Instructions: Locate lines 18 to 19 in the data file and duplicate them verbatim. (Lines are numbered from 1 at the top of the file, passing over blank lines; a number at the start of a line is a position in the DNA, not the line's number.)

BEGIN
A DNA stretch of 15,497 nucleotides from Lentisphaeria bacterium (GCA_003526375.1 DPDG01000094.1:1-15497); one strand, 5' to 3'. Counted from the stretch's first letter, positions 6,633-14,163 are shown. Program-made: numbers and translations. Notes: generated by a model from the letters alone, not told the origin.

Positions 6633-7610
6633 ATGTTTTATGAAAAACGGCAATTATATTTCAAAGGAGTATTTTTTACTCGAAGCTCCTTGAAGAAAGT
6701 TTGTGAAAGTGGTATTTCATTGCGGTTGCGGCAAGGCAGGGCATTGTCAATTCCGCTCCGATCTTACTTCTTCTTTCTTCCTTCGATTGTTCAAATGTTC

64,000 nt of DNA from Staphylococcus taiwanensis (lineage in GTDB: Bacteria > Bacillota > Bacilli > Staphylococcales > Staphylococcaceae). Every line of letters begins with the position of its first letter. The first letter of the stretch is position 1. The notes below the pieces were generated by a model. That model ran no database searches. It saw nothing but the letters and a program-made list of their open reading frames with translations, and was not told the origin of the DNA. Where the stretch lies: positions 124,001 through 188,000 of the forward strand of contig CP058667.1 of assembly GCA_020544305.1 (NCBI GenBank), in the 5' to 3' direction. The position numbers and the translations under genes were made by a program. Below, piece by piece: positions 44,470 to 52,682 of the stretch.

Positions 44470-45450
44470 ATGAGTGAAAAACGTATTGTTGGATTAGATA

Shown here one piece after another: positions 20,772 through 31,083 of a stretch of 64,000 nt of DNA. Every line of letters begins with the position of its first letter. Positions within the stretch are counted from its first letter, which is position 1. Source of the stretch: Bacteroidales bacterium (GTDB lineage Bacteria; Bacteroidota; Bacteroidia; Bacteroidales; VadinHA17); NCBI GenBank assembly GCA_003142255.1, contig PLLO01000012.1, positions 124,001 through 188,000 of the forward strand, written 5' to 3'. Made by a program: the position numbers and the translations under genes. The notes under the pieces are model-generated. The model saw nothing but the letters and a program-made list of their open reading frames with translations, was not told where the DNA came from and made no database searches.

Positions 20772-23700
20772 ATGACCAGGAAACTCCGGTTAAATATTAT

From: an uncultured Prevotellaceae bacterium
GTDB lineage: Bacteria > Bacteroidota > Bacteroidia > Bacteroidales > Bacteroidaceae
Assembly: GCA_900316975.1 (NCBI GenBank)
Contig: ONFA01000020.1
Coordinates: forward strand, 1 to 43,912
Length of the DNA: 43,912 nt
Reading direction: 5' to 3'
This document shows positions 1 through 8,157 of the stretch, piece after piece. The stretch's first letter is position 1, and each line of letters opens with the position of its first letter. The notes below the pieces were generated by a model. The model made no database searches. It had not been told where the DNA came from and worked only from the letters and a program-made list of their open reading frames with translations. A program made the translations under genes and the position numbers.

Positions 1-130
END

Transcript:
This document shows positions 1 through 8,157 of the stretch, piece after piece. The stretch's first letter is position 1, and each line of letters opens with the position of its first letter. The notes below the pieces were generated by a model. The model made no database searches. It had not been told where the DNA came from and worked only from the letters and a program-made list of their open reading frames with translations. A program made the translations under genes and the position numbers.

Positions 1-130